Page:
Policymakers in Washington held a confab yesterday over the head-scratching question of what to do about government-owned mortgage giants Fannie Mae and Freddie Mac. Discussions like these can sometimes be wonky and impenetrable, but, as this brief passage from The Washington Post's summary of the conference shows, the heart of the debate is actually fairly easy to grasp:
Bill Gross, who runs the world's biggest bond firm, Pimco, argued that the mortgage market should be completely nationalized…Gross's proposal could ensure that mortgages remain affordable for home buyers. That's because the government, which would borrow money to finance the mortgages, faces a relatively low interest rate in the markets. The downside is that taxpayers would be on the line for losses.
By contrast, Alex J. Pollock, a fellow at the American Enterprise Institute, suggested the government not play any role supporting housing finance, except narrow programs run out of HUD to provide funding to low-income people.
"You can either, in my view, be a private company or a government agency—one or the other, but not both," he said. "There is a verse in the book of Proverbs which addresses guarantees . . . and it goes like this: 'He who stands a surety for the debts of another shall smart for it.'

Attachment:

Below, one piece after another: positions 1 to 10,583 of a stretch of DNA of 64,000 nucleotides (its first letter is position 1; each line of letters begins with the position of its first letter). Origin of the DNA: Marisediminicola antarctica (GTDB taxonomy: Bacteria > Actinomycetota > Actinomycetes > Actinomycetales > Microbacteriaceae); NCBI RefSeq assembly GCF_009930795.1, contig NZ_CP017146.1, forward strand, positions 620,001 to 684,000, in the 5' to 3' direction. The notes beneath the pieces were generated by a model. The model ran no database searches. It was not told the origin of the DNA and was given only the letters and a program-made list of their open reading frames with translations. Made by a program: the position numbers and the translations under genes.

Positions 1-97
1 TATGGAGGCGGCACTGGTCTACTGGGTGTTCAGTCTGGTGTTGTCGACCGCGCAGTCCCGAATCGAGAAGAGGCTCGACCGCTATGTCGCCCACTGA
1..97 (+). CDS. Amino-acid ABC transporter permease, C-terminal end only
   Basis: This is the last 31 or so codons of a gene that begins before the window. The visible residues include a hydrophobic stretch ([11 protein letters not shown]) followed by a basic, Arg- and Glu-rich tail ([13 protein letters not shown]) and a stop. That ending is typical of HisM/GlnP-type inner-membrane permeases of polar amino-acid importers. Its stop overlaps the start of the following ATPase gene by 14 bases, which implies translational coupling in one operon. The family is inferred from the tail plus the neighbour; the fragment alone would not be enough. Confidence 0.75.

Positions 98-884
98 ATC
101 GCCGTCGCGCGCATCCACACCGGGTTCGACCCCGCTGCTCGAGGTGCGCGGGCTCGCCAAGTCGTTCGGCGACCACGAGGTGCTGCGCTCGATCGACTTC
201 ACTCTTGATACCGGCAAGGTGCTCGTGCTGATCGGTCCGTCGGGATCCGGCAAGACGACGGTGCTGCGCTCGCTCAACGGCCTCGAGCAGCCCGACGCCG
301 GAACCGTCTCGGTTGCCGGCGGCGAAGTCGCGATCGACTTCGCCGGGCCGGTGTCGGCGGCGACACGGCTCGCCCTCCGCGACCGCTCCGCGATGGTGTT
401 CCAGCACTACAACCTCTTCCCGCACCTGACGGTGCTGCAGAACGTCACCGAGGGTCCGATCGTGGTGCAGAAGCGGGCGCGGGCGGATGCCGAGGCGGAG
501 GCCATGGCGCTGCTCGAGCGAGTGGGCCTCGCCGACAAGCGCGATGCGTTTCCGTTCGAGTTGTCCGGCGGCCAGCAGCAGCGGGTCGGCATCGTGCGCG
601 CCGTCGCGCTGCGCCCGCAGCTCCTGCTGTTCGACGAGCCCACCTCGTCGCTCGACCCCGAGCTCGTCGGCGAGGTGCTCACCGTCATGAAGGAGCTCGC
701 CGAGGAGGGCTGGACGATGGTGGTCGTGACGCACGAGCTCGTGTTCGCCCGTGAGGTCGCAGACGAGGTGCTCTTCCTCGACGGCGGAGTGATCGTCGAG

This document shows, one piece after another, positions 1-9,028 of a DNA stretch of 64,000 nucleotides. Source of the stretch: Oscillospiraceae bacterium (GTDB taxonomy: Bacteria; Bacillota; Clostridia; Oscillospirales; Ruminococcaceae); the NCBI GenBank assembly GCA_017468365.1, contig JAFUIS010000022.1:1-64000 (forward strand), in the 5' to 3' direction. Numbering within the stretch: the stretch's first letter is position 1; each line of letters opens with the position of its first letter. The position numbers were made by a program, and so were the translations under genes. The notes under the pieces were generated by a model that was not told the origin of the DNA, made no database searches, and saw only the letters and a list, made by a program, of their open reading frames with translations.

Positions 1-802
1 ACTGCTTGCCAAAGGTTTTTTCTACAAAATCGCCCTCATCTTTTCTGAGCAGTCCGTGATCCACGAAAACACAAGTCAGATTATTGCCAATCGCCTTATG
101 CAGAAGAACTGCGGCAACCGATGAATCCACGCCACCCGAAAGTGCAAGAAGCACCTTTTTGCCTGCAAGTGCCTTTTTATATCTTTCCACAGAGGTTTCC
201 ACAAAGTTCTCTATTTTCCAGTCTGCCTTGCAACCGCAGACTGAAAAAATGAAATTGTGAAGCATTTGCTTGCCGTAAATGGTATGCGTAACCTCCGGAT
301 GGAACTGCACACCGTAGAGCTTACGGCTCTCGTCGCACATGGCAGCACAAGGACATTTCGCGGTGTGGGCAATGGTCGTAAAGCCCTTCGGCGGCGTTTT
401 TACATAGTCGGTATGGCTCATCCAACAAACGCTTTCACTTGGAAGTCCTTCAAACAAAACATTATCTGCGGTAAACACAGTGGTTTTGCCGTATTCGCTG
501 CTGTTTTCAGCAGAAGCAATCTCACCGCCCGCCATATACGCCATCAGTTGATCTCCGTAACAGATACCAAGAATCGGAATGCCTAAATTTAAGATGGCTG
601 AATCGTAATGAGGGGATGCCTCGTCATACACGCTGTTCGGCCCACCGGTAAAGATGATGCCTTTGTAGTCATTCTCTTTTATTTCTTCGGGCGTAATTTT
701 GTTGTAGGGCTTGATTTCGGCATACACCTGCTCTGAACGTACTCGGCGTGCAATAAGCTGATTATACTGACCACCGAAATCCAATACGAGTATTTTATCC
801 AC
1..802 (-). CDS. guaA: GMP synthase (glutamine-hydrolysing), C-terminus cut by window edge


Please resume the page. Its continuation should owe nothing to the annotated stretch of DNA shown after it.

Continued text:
Pollock's proposal would protect taxpayers. But on the other hand, banks and other private lenders might charge more than borrowers are used to for a 30-year fixed-rate mortgage. [bold added throughout]
That's it. Right there. That's the crux of the debate. Do we use the federal government to create massive moral hazard and expose taxpayers to huge fiscal risks that would otherwise be situated in the private sector in order to make sure that anyone with change in their pockets and a photocopy of last week's pay stub can afford to buy a nice, big house without their pulse rising? Or do we protect taxpayers from liability at the price of somewhat more expensive mortgages?
Too much of the debate over the government's role in housing finance seems to assume that any American who can hold down a job has a Founder-given right to a fixed-rate, 30-year mortgage, preferably with less money down than it costs to buy a decent big-screen TV. Yet the track record for government intervention in the housing market is pretty dismal, and we're already stuck with a lot of expensive past mistakes to sort out. As The Post notes, "it will take years for the government to absorb the hundreds of billions of dollars in bad loans Fannie and Freddie already guarantee." At this point in history, then, the debate over whether or not to permanently increase the government's involvement in mortgage finance should be finished. Instead, the question ought to be how to reduce the government's influence without causing too much shock to the markets. For an answer to that question, read this letter to Treasury Secretary Timothy Geithner from the Reason Foundation's Anthony Randazzo.
*Post updated for clarity.